Pete: Look, Jeff Bezos personally signed—actually I don't know if that's the case. It's probably Andy Jassy—personally signed my certification. So, it's like Andy Jassy is giving me this job recommendation, and Andy Jassy’s stamp of approval.


Jesse: “Do you want us to get Andy Jesse on the phone? Because we can get him on the phone right now, and he can confirm that he personally approved me for this role.”


Pete: Exactly. I mean—and I, of course, say that he stamped mine. So, interestingly enough, I do not have any Amazon certifications, but you do Jessie.


Jesse: I do. I have the Solutions Architect Associate certification.


Pete: So, I have at various points in the last couple of companies I've worked at have looked at getting an Amazon certification, and honestly, I have had the same kind of thought processes you just mentioned, which was, what will this give me? And will it give me for my time, and let's not say the money aspect because, for all these scenarios that I'm dealing with, the company was going to pay for it.


Jesse: Sure.


Pete: So, that was less of a risk, but it is my time. I don't want to take it and fail it, and have to take it again; that's just wasteful. So, I’d want to spend some time preparing and reviewing. But if I were to get—at this stage of my career, having been working with Amazon for a long time, if I were to get a Cloud Practitioner or Solutions Architect Associate, does this open up any doors for me? And to be honest, at my stage of my career, it doesn't really help me that much. Now, it does help someone—and this is actually something that I wanted to talk about because when you work for a company that is an Amazon Partner, to be at a certain level, you have to have a certain number of people certified; it's the whole point of it. If you're kind of working on behalf of Amazon, they want to make sure that you have a certain number of people certified at a certain level, internally. And again, it's that validation. It's proving that you have enough people who understand Amazon to deliver, maybe, a software or a service on top of their platform. Again, it's that external validation. And at the same way that maybe having that certification derisks yourself as a candidate, all of those certified engineers within your organization essentially derisks the organization from both the, maybe, consumer of your service as well as from the Amazon side. For anyone who's been to re:Invent, you'll walk around the booths and you'll see Amazon Partner Network Select or Platinum or Mega Ultra Platinum, or whatever is on the Datadog booth, that they got Emerald level. Those types of messages makes a consumer of those services maybe feel a little more comfortable dedicating some part of their business to them.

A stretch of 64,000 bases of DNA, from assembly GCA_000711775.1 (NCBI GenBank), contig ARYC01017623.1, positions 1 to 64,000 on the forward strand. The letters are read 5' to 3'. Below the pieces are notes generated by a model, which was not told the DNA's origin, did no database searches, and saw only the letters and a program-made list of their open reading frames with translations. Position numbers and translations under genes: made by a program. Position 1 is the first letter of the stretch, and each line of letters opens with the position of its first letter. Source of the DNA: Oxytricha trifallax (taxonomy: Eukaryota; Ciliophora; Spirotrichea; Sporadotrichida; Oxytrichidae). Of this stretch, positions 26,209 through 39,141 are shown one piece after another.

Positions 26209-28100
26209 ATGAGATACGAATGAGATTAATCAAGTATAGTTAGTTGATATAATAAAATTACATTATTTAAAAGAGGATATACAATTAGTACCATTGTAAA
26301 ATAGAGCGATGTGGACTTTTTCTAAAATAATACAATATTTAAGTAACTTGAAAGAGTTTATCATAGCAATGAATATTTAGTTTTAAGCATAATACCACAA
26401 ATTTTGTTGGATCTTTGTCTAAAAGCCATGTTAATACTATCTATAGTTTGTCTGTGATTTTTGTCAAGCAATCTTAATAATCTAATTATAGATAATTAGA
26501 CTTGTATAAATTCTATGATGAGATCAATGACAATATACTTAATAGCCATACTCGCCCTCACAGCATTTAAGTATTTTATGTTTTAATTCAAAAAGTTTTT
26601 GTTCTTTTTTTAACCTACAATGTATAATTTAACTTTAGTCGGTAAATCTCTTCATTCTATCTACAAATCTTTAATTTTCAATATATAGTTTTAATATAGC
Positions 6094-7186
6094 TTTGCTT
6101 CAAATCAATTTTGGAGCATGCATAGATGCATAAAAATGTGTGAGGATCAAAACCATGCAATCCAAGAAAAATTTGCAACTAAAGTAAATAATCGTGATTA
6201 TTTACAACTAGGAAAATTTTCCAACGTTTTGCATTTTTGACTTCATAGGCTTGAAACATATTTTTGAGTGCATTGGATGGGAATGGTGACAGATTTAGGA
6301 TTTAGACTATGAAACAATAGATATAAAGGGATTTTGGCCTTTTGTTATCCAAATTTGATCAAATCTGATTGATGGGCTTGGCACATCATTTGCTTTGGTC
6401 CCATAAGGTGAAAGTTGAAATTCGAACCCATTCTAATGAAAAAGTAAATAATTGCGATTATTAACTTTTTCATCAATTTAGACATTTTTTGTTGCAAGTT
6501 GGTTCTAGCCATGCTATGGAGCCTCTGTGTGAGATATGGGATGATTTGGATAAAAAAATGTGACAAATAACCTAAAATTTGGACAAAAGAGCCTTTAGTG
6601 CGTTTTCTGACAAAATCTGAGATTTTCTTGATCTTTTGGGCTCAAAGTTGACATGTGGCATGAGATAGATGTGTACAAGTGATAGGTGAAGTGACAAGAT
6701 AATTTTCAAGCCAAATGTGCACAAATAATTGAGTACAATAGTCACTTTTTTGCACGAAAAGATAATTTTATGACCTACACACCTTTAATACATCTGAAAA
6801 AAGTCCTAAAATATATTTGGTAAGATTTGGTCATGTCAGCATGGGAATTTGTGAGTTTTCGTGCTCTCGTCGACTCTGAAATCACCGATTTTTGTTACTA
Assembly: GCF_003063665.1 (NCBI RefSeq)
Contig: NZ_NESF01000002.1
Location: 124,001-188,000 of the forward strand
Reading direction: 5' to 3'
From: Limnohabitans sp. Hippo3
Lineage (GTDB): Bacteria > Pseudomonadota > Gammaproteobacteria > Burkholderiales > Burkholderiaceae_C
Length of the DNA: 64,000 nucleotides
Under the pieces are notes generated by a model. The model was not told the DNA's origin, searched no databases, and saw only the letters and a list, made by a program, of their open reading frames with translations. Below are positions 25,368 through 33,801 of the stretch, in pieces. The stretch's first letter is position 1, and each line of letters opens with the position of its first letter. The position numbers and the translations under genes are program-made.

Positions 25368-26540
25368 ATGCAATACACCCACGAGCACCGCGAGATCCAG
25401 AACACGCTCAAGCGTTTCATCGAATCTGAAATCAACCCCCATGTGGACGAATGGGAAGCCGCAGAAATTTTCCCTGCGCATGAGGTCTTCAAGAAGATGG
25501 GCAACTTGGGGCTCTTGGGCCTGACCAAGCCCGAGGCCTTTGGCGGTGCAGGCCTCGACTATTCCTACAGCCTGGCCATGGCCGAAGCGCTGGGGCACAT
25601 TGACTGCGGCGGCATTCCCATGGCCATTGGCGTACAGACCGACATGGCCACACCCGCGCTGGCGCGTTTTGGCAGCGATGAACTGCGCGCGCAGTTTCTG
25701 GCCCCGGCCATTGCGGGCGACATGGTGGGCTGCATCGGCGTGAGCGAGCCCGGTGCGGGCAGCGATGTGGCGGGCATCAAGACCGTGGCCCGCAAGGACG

Jesse: Yeah, it really makes the consumer comfortable knowing that these people know what they're doing. I am more comfortable giving this vendor my money because I know that they are certified in some capacity. It's the same way if you think about it outside of the tech world, if you look at a company that is certified by the Better Business Bureau, or certified with—any restaurant will throw a, “Our customers love us on Yelp,” sticker up in their window to show, we get a 4-star rating or higher, or a 4.5-star rating or higher, or whatever, on Yelp. It really markets the company better to show, “Hey, you should invest your money with us,” whether it's a restaurant, whether it's a business, whether it’s—whatever the company is.


Pete: Exactly. And so let's talk about the flip side because there's definitely a lot of—me getting a certification just to help my business, it's not, again, providing me anything. Maybe it's providing my business something, but for a lot of people and myself included, certifications are actually how I got into this industry. I quote, “Knew computers,” in the early aughts when I was in college, and I started working for an internet service provider, which is, like, the OG SaaS company, I mean, before SaaS companies existed—we were an internet service provider and we were a hosting company. And I literally went to a bookstore, you know, like a physical place that sells books—I know it's hard to imagine in this world, but you could walk in, and you could walk out with a physical book—and I bought the A Plus certification book, and it was just—


Jesse: That book is a brick.


Pete: Three inches thick at least, this thing is. And I also bought the Network Plus book, and I took them home, and I read through them, and I took the certifications. And those certifications essentially got me into this company. They let me elevate from being a support engineer taking calls and fixing people's internet to going and installing T1 lines and installing DSL, and then moving to the data center side, and becoming a network engineer. And those certifications, I think, really gave me a great knowledge when I was coming from zero. 


So, this is one of those things that I feel like is always so frustrating to me, and I get a little annoyed when people are like, “All certifications are garbage.” And I was like, “Many certifications are, but many really lift a whole group of people up and out of this funk that they might be in where they just don't have this expertise.”


Jesse: This is the one big selling point for certifications for me. If you are looking to get into a new field, or if you're looking to explore deeper within an existing field, that you already had maybe a little bit of surface knowledge, a certification will absolutely give you some academic learning to go out and apply in the world.